Wolf Alice knew what they were doing when they decided to kick off Blue Weekend with the query—murmured in hushed tones—“when will we three meet again, in thunder, lightning, in rain?”
With the release of their unparalleled 2015 debut My Love Is Cool, and its 2017 follow-up Visions Of A Life, the London four-piece established themselves as unassailable masters of an inimitable brand of indie rock. Power, sincerity, and spirited chaos beautifully doused in synth and glitter, their sound is invigoratingly not-of-this-world. It’s a little bit alien, a little angelic, and more than a little magical too.
So, by immediately invoking the witches from Shakespeare’s tragedy Macbeth, the band tells us that this aspect of their music hasn’t gone anywhere. As well they might—because, with the advent of Blue Weekend, some other aspects of it certainly have.
Wolf Alice spent previous albums cavorting between otherworldly ambient fuzz and viciously rhythmic punk bangers. But their third release spends rather a lot of time on just the first half of that equation. In fact, where My Love Is Cool and Visions Of A Life were more-or-less equally split between the croon and the caterwaul, Blue Weekend features just one song—‘Play the Greatest Hits’—that can really be considered punk or punk-adjacent in the same vein as past tunes ‘Moaning Lisa Smile’ or ‘Yuk Foo.’ And it may not bode fantastically well for the band’s new direction that it’s probably the best song on the album.
In a way, Blue Weekend feels like the band applying their unique songwriting style to genres beyond the scope of their first releases. Track two, ‘Delicious Things,’ has hints of Lana Del Ray, both lyrically and sonically —“would you believe I’m in Los Angeles?” asks dumbstruck singer Ellie Rowsell. ‘Safe From Heartbreak (if you never fall in love),’ with its complex, folksy vocal arrangements, sounds like something from The Staves’ back catalogue (of course, while The Staves employ three different singers to harmonise organically, Wolf Alice boast just one—Rowsell’s voice is repeatedly layered over the top of itself, the simultaneous delivery of multiple vocal parts being a prime example of the band’s knack for songs with a sweetly ethereal edge). There’s even something of the ’80s power ballad about the song ‘How Can I Make It OK’ from the album’s mid-point.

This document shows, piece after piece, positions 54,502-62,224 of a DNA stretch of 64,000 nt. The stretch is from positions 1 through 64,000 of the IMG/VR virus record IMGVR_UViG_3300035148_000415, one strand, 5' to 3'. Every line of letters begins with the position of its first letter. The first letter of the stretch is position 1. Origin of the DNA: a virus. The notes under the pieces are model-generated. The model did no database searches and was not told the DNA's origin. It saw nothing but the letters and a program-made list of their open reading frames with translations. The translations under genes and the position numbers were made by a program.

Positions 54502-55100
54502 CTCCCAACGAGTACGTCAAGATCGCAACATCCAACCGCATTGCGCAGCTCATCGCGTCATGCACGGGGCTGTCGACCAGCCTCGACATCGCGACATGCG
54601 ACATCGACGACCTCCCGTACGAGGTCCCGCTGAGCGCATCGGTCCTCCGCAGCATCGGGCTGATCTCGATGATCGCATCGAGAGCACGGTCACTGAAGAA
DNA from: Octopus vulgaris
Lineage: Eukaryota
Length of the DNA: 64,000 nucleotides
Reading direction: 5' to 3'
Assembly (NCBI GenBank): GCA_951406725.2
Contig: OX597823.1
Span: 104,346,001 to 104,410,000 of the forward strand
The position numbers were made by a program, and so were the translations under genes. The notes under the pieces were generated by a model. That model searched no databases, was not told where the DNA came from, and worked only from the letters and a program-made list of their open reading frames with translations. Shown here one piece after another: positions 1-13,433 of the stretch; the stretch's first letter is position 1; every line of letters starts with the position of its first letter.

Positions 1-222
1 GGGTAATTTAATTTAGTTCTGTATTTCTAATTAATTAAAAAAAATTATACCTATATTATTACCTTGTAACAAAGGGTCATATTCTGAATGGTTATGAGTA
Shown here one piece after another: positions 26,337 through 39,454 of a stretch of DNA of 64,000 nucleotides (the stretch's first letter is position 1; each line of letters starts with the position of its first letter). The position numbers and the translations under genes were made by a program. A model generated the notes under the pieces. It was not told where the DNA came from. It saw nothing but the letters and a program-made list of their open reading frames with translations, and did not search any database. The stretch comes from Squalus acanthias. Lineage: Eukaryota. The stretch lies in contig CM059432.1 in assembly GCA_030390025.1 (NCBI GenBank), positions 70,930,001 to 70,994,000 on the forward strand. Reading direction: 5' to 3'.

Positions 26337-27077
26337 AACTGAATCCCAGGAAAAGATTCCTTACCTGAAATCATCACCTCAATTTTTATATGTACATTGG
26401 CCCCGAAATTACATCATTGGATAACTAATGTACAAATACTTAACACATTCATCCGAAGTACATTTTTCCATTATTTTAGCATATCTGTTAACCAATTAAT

It’s a bit of an experiment, and some of it is incredible. But the overall results are mixed. Some tracks work better than others; the album’s first single ‘The Last Man On Earth’ is a touching and intimate baring of the soul, whereas track eight, ‘Feeling Myself’, feels almost forced by comparison. It’s Wolf-Alice-by-numbers, a muted effort whose eventual launch into a full-bodied ambient swell can’t quite match the emotive force found in other songs by the band that follow that same classic ‘hushed-to-explosive’ structure.
If, like me, you love the angst, the adrenaline, and the sheer terrifying power that has been present on past Wolf Alice offerings, you might find this release a little disappointing. But only a little. Blue Weekend is a slow burner, more of a gradual crescendo than an instant hit. And it’s not like it never pays off; closer ‘The Beach II’ is breathtakingly gorgeous—perhaps one of the greatest songs the band has ever written—but without the build-up of the forty-odd minutes that precede it, it just wouldn’t hit in the same way.
What this means is that Blue Weekend is the kind of album that requires a lot of attention. No, it’s not the pinnacle of the band’s career. But if you’re happy vibing to a somewhat slower pace, you’ll still find it has plenty to offer.
Blue Weekend is out today (4 June)
Words by Ed Brown
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